John Marr and Other Poems

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Princeton University Press, 1922 - Sea poetry - 205 pages

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Page 129 - Hanging from the beam, Slowly swaying (such the law), Gaunt the shadow on your green, Shenandoah ! The cut is on the crown (Lo, John Brown), And the stabs shall heal no more. Hidden in the cap Is the anguish none can draw : So your future veils its face, Shenandoah ! But the streaming beard is shown (Weird John Brown), The meteor of the war.
Page 159 - A still rigidity and pale — An Indian aloofness lones his brow; He has lived a thousand years Compressed in battle's pains and prayers, Marches and watches slow. There are welcoming shouts, and flags; Old men off hat to the Boy, Wreaths from gay balconies fall at his feet, But to him — there comes alloy. It is not that a leg is lost, It is not that an arm is maimed, It is not that the fever has racked — Self he has long disclaimed. But all through the Seven Days...
Page 130 - The Ancient of Days forever is young, Forever the scheme of Nature thrives; I know a wind in purpose strong— It spins against the way it drives. What if the gulfs their slimed foundations bare? So deep must the stones be hurled Whereon the throes of ages rear The final empire and the happier world.
Page 93 - ART In placid hours well-pleased we dream Of many a brave unbodied scheme. But form to lend, pulsed life create, What unlike things must meet and mate: A flame to melt — a wind to freeze; Sad patience — joyous energies; Humility — yet pride and scorn; Instinct and study; love and hate; Audacity — reverence. These must mate, And fuse with Jacob's mystic heart, To wrestle with the angel — Art.
Page 125 - If not, then far be it from a great nation now to act in the spirit that animated a triumphant town-faction in the Middle Ages. But crowding thoughts must at last be checked; and, in times like the present, one who desires to be impartially just in the expression of his views, moves as among sword-points presented on every side. Let us pray that the terrible historic tragedy of our time may not have been enacted without instructing our whole beloved country through terror and pity; and may fulfillment...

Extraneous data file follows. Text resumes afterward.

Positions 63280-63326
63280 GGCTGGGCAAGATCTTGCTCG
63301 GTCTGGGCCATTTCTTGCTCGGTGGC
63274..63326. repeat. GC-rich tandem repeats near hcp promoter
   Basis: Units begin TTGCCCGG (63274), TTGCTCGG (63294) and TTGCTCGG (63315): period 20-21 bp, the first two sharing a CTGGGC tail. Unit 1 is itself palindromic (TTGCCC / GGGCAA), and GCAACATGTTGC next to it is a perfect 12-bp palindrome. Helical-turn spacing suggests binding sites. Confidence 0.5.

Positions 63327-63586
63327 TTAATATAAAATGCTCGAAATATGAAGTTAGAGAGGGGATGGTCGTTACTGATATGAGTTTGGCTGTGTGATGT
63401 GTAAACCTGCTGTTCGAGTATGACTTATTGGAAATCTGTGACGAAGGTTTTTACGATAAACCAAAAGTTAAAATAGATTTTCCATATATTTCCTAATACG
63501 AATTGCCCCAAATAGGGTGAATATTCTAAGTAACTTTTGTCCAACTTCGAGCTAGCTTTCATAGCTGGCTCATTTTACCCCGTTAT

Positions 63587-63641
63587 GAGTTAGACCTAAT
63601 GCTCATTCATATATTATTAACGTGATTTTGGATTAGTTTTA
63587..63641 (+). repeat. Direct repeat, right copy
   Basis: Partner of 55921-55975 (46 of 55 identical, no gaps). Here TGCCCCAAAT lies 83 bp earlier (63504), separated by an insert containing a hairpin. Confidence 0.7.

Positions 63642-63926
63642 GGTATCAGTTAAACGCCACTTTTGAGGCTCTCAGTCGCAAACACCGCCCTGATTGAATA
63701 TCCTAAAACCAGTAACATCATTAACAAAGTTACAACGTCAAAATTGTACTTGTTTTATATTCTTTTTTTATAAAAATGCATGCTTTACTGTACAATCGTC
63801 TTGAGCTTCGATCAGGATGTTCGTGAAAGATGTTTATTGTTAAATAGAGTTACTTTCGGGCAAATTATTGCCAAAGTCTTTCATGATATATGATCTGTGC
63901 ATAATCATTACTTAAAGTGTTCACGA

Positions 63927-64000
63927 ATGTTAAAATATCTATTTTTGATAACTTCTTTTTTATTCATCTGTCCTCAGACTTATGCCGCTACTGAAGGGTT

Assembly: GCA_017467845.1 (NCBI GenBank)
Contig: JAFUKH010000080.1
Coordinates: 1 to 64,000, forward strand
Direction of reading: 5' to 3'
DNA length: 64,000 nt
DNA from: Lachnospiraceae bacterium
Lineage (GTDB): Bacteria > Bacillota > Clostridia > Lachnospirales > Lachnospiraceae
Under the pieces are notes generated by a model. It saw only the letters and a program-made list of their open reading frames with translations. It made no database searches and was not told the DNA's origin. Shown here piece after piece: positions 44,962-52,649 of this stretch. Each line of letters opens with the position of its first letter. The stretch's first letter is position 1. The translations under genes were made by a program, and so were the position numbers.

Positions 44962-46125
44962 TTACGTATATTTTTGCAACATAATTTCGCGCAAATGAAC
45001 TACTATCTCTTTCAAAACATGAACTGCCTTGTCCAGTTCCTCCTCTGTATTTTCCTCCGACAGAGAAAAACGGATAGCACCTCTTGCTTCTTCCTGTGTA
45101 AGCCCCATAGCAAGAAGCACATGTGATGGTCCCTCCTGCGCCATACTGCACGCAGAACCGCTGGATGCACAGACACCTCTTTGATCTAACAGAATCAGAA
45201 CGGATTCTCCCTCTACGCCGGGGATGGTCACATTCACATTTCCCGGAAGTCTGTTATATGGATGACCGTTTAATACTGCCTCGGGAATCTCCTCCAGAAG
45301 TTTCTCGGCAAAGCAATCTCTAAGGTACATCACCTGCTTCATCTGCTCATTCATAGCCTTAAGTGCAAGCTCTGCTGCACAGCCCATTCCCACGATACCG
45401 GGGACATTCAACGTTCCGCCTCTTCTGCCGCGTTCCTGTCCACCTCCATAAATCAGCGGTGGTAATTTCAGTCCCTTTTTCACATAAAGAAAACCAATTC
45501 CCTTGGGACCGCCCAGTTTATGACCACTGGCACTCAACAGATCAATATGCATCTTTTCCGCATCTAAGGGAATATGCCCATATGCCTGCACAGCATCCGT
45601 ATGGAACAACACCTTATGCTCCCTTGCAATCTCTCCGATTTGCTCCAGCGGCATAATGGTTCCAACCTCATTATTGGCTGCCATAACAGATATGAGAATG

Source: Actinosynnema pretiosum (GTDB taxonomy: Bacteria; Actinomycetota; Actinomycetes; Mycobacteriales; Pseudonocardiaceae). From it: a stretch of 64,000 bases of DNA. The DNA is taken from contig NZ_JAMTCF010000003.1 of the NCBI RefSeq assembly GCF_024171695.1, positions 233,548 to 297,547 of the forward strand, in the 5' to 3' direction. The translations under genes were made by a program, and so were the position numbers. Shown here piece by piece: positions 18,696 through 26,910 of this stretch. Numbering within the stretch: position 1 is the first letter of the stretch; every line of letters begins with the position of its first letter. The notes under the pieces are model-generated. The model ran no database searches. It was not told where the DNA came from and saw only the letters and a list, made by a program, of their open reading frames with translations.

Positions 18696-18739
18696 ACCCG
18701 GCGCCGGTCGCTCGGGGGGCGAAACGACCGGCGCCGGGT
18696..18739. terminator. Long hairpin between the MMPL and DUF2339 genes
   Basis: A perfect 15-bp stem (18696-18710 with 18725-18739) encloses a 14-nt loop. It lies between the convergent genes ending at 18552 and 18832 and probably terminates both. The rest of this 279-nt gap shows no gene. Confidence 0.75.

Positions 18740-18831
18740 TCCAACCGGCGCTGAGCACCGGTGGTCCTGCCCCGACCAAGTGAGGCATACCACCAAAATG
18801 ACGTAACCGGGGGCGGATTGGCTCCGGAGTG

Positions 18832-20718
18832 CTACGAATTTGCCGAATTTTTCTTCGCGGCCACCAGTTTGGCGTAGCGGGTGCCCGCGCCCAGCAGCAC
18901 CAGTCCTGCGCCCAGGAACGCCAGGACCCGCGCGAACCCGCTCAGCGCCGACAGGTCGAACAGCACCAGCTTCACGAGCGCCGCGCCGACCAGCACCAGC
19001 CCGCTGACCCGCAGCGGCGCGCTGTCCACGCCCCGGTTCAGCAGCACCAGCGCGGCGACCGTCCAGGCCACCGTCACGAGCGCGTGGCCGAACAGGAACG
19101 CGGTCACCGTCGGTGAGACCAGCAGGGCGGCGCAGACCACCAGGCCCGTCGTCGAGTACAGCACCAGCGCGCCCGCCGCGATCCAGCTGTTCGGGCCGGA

Page 158 - THE COLLEGE COLONEL He rides at their head; A crutch by his saddle just slants in view, One slung arm is in splints, you see, Yet he guides his strong steed — how coldly too.
Page 90 - To have known him, to have loved him After loneness long; And then to be estranged in life, And neither in the wrong; And now for death to set his seal — Ease me, a little ease, my song! 228 By wintry hills his hermit-mound The sheeted snow-drifts drape, And houseless there the snow-bird flits Beneath the fir-trees' crape: Glazed now with ice the cloistral vine That hid the shyest grape.
Page 130 - Power unanointed may come — Dominion (unsought by the free) And the Iron Dome, Stronger for stress and strain, Fling her huge shadow athwart the main; But the Founders
Page 74 - ABOUT the Shark, phlegmatical one, Pale sot of the Maldive sea, The sleek little pilot-fish, azure and slim, How alert in attendance be. From his saw-pit of mouth, from his charnel of maw They have nothing of harm to dread, But liquidly glide on his ghastly flank Or before his Gorgonian head: Or lurk in the port of serrated teeth In white triple tiers of glittering gates, And there find a haven when peril's abroad, An asylum in jaws of the Fates! They are friends; and friendly they guide...
Page 37 - When the Blixum's fellows to quarters mustered How he'd lurch along the lane of gun-crews clustered, Testy as touchwood, to pry and to peer. Jerking his sword underneath larboard arm, He ground his worn grinders to keep himself calm. Composed in his nerves, from the fidgets set free, Tell, Sweet Wrinkles, alive now is he, In Paradise a parlor where the even tempers be? Where's Commander All-a-Tanto? Where's Orlop Bob singing up from below? Where's Rhyming Ned? has he spun his last canto? Where's...

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